When you think of Nashville a number of clichés invariably spring to mind.
‘Ah yeah, cowboy boots!’, you might think, before conjuring up images of denim clad workers with burly moustaches sipping Jack Daniels on their wooden porch.
But to think of it within such confines is to do it a huge disservice.
Nashville is called ‘Music City’ for a reason, and it certainly lives up to its nickname, but it is hotly becoming one of the global ‘go to’ travel destinations with British Airways launching daily direct flights from London.
The Volunteer State city has quietly gone about its business before gaining international acclaim following its namesake TV hit series – and rightly so.
With that in mind, here’s five things about Nashville that you wish you knew earlier!
1. Music with world renowned songwriting
The Music City is proud of its songwriting roots, which is celebrated throughout the year, but specifically with events such as the ‘Tin Pan South Festival’. It’s the world’s largest songwriting festival that’s organised by the world’s largest not-for-profit songwriters trade union – the ‘Nashville Songwriters Association International’ (NSA).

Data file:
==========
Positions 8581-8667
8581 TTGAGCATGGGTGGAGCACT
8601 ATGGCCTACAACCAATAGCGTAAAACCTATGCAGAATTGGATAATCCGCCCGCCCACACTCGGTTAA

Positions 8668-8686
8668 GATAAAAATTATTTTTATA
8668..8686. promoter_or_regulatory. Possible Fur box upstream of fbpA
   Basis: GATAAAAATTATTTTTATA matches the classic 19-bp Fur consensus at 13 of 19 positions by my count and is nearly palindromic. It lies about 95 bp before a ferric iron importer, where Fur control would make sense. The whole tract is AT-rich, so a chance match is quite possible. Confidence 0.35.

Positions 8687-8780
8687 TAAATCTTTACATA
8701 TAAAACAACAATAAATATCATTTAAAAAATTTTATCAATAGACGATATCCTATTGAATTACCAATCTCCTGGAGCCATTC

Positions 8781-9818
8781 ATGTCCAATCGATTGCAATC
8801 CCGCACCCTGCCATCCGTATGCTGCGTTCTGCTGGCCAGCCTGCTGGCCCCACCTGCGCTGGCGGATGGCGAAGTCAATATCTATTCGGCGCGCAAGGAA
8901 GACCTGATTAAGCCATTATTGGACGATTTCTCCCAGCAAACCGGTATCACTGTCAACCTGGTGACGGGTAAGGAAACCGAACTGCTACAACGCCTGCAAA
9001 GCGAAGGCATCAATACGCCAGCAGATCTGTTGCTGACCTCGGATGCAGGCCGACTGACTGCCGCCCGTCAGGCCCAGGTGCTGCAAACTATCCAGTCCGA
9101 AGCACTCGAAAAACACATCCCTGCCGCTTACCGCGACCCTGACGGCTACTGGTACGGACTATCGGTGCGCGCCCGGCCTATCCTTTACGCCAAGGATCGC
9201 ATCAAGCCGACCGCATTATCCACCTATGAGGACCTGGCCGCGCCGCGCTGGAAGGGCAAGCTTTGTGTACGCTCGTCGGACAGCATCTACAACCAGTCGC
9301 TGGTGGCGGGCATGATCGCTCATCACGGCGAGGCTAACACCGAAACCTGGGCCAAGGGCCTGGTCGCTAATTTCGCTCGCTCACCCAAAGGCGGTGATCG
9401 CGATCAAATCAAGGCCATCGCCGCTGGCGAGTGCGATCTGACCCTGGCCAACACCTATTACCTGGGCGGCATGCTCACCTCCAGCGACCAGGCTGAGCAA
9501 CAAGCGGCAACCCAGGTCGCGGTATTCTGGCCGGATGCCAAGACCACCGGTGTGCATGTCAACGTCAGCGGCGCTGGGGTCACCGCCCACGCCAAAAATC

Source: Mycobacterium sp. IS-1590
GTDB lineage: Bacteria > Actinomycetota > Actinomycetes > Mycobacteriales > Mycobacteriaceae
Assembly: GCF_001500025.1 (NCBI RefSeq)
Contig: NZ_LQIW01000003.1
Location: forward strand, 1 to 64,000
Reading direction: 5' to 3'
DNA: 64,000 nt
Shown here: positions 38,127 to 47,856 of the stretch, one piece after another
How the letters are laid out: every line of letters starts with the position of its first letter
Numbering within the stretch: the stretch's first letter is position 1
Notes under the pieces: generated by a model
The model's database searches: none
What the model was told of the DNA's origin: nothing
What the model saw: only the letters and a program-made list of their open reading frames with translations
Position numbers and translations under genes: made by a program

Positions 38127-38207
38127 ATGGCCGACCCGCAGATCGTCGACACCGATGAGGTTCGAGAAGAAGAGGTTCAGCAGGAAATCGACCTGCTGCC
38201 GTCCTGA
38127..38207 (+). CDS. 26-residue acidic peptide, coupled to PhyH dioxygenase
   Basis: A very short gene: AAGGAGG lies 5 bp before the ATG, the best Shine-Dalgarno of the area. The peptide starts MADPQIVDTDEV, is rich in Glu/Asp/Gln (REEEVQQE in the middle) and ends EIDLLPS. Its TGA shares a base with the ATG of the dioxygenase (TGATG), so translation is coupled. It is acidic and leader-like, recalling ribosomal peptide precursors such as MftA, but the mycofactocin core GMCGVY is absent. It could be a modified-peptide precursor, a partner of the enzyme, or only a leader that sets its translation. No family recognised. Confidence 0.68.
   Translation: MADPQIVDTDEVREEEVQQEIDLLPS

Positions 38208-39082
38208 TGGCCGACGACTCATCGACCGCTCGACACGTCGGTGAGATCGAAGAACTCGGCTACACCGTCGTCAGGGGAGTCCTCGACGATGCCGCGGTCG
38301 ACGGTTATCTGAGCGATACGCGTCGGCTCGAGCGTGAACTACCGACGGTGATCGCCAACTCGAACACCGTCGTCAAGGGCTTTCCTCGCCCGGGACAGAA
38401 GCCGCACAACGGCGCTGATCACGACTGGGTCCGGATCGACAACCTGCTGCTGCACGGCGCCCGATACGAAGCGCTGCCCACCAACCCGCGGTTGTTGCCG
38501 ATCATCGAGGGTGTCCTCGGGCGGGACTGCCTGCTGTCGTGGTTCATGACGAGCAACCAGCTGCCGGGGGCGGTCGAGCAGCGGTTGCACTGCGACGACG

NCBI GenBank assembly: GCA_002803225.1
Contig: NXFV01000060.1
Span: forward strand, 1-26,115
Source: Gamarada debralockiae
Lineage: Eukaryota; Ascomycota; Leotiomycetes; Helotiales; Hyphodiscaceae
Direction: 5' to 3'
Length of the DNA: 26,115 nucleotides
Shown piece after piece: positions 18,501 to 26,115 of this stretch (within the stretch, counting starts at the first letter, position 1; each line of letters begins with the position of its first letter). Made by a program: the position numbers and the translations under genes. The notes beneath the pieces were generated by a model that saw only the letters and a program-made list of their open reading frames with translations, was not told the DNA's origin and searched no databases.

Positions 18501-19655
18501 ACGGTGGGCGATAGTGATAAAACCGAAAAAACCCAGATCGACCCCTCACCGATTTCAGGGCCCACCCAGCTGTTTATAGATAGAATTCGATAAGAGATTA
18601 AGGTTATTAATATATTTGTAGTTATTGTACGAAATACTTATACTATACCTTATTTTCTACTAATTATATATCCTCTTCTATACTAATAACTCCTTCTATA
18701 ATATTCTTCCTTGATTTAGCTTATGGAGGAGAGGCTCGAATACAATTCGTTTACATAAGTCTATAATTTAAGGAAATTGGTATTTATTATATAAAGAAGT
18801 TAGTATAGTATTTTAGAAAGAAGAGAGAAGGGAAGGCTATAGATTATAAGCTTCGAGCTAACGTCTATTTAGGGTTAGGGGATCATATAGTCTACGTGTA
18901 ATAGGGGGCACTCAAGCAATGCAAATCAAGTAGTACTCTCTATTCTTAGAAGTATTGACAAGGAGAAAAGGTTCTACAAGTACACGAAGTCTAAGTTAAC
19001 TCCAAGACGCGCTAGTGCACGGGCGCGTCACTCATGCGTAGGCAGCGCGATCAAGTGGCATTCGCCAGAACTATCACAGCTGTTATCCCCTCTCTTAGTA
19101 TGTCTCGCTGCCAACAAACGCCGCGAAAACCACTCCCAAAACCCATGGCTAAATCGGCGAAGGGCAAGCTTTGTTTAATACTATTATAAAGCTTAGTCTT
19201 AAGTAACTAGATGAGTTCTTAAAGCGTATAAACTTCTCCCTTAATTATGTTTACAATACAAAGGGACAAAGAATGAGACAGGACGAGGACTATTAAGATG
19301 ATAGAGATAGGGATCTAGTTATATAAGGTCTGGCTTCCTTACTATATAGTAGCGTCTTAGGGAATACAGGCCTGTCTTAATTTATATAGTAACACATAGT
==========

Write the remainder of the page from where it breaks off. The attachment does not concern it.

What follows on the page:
The festival comprises of a week-long showcase of the songwriters behind the global smash hits we know and love (yes, hit songs are seldom written by the artist!). It’s the perfect opportunity to enjoy the plethora of listening rooms that tell the story behind the story including the ‘Listening Room Cafe’, the ‘TRUE music room’ and the world famous ‘Bluebird Cafe’ where the likes of Taylor Swift and Garth Brooks made their big breaks in the 90 seat capacity venue.
Erika Wollam Nichols, General Manager at Bluebird Cafe says: “Nashville is the “ground zero” of songwriting and we see visitors from all over the globe who come for the chance to experience their favourite songs in their truest form. Music lovers come to hear how the songs they love were written; where they came from and the emotions and feelings that inspired them. In Nashville at the intimate venues that thrive in the city, fans can hear the stories behind the songs and immerse themselves in the creative process.”
2. Soul-moving cuisine
If there’s one thing that Nashville continually succeeds at today, it’s the hip new dining spots that lead the culinary experience in neighbouring areas like East Nashville. ‘Folk’ offers a contemporary setting with delectable dishes such as Royal Red Shrimp and the Heritage Pork Shoulder. There’s also the ‘Dozen Bakery’ for freshly baked goods such as the Asparagus and Goats Cheese Baguette, plus you can watch everything being prepared in its onsite bakery.